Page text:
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hizzoner.jpg (11049 bytes) I'm not sure Hizzoner, seeking to be re-elected mayor of Kansas City, Kansas, really intended to refer to anything gooey, but that's how I read this sign.

In 1994 Hizzoner Joe Steineger and his top assistant, Peter Adams, were tried in U.S. federal court for accepting a $4,000 bribe allegedly paid by a local strip-club operator named P.J. McGraw.  Mr. McGraw was the principal prosecution witness, and his handler was Jeff Lanza, an FBI agent.  Except for the voir dire, I attended almost every moment of the trial.

I rode my motorcycle to the courthouse every day and, because it was summer and hot, I wore shorts, which kind of set me apart.  One time a few weeks into the trial I came in in the middle of a session and the judge -- G. Thomas Van Bebber, now chief district judge for Kansas, presiding over what was arguably the biggest trial of his life and certainly one of the biggest trials in Wyandotte County history -- joked, "Let's wait a moment while our friend with the motorcycle helmet gets seated."

I always sat in more or less the same place throughout the weeks-long trial, which turned out to be where some of the local print and TV reporters sat, and on the morning the verdict was to be read one of them said to all of us, including me, "Well, where shall we all meet tomorrow morning?"

Another time, as people were returning after the lunch recess, I was chatting with a small group about the trial and happened to say, "I'm not sure how much I'd want P.J. McGraw for a friend."

One of the women in the group, who'd been sitting behind me for weeks, responded, "He's not so bad."

I asked, "Do you know him personally?"

"Yes," she said, "I'm his daughter."

Even the courthouse was interesting.  Newly constructed U.S. federal courthouses are, in my opinion, excessively lavish, and this one is a good example.  The hallways are perhaps twice as wide as they need to be.  The architectural and decorating details, while making for a deeply impressive building inside and out, must have cost many hundreds of thousands of dollars.  Sometimes when the trial got boring I'd try to count up in my head how much money was spent on the unnecessary appointments and fancy architecture in that one room alone, and I was continually amazed.   All this in a city and a county that are among the most blighted and crime-ridden in the state.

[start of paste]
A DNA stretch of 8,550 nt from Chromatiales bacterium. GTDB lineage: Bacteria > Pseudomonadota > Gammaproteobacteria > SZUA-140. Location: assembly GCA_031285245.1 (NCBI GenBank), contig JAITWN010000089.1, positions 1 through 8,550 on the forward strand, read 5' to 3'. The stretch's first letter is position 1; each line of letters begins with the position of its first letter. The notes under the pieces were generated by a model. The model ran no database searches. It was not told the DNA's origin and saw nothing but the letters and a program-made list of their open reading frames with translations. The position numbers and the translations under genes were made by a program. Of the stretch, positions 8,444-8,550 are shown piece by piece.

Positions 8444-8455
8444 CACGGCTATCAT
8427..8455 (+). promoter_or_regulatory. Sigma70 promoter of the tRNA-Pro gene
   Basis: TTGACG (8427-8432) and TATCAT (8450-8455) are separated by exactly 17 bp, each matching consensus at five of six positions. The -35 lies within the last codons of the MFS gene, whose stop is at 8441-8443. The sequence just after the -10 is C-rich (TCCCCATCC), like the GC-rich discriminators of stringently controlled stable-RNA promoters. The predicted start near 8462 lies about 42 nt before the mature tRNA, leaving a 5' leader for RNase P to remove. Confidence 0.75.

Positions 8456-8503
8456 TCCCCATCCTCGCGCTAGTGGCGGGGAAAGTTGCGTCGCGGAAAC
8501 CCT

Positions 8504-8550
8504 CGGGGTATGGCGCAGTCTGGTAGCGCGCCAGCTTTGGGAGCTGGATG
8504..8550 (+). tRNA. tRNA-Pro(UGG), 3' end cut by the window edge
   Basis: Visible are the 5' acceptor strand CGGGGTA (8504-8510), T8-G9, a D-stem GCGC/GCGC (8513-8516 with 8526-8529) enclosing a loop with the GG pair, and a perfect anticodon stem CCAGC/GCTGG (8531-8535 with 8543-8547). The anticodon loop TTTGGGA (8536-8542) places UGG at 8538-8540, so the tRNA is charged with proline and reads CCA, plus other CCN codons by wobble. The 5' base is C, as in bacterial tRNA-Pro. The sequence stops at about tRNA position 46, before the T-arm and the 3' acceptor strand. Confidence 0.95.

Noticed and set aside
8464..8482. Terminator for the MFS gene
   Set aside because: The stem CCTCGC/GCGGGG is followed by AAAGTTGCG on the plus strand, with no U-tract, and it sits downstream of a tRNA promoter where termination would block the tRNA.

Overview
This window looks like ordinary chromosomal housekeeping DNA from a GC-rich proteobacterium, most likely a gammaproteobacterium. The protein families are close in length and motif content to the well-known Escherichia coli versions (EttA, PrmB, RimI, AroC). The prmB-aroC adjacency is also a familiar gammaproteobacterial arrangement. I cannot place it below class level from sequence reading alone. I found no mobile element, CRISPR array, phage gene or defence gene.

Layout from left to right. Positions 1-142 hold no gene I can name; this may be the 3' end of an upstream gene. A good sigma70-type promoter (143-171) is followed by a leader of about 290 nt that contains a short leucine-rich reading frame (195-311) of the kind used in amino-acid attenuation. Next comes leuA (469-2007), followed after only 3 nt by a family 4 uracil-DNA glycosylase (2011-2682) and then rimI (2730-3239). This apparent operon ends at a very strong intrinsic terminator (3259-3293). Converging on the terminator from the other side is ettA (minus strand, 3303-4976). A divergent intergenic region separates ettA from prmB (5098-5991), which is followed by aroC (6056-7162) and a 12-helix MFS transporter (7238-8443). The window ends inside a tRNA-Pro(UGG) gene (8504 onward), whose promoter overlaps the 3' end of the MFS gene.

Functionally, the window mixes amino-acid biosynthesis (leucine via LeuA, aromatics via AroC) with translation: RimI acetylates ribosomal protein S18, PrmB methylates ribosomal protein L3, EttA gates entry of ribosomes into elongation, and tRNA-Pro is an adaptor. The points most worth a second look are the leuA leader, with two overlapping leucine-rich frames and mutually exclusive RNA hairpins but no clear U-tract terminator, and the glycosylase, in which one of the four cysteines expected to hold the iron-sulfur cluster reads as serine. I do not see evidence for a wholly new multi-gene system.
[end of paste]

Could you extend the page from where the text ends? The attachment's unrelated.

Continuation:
The judge at the Mayor's trial used a wheelchair, and in his courtroom was a really cool lifting device.  The judge would roll into the room from a side door straight onto a platform and push a button, and the platform would silently lift him up onto his raised bench, where he'd roll off the platform and then onto his deskal region.  Because everyone else must stand when the judge is not, er, seated, watching him machinely mount and descend from the bench on his "deskalator" became a riveting ritual for me, and, I'm sure, for many of the others in the courtroom.

This courtroom also had an electronic device I'd never seen or heard of elsewhere.  You know how in movies and television, at a sidebar the judge will casually place his hand in front of the microphone he uses?  Like that's going to prevent it from picking up the conversation, right?  I mean, I'm sure in real life if a judge really does use a microphone, someone's going to have figured out that maybe it's a good idea to show him how to turn it off and on.  Anyway, in this courtroom the judge did have an on-off switch, but it wasn't connected to a microphone.  Whenever he hit the ON switch, which was during maybe half of the many dozens of sidebars, a stereo amplifier fed loud pink noise into special speakers suspended from the ceiling aimed directly and only at the jury.  From my seat on the other side of the courtroom it always sounded like the jury was being rained on.

The prosecution, led by Randy Rathbun, a guy who has since been promoted, put on a powerful case, if you believed P.J. McGraw.  The defense took its shots in cross, and many of them hit home.  Sometimes a whole day would be spent setting up something to come, with no one except the principals knowing what it was, which made that evidence both baffling and difficult to remember.  For the defense's side, the Mayor's assistant did take the stand, and he credibly cast doubt on their guilt, but in cross the People cast some doubt on him.

And then Joe himself took the stand.  (I can call him that because he knew my dad and also because for three decades now he's been farming some land I co-own, which means I talk to him every so often about that.  See below.)  He did even better on the stand than his co-defendant, proving at least in part why he was elected so often.  He was huggly.  Even when discussing the nitty-gritty of the politics of being mayor of a medium-sized city not known for its clean government, he sounded like he was your favorite uncle.  And he sounded innocent.

Which, according to the verdict, he was.  His subsequent run for another term as mayor was not so successful, perhaps because of the gooey taint of that trial.

Maybe the feds got what they wanted after all.


joecheck.jpg (16690 bytes) The land Hizzoner was farming was sold on November 2, 1998, so this is the last check from him.  He sent along a note congratulating us for finally selling the land and expressing the sentiment that my dad, who bought it over thirty years before, would be pleased with the sale.  Joe even stood up from the gallery at a difficult city council meeting and spoke in favor of the zoning we needed, even though he knew it would mean the loss of his farm.  Former mayors get listened to, and the zoning change was passed.  Joe has class.


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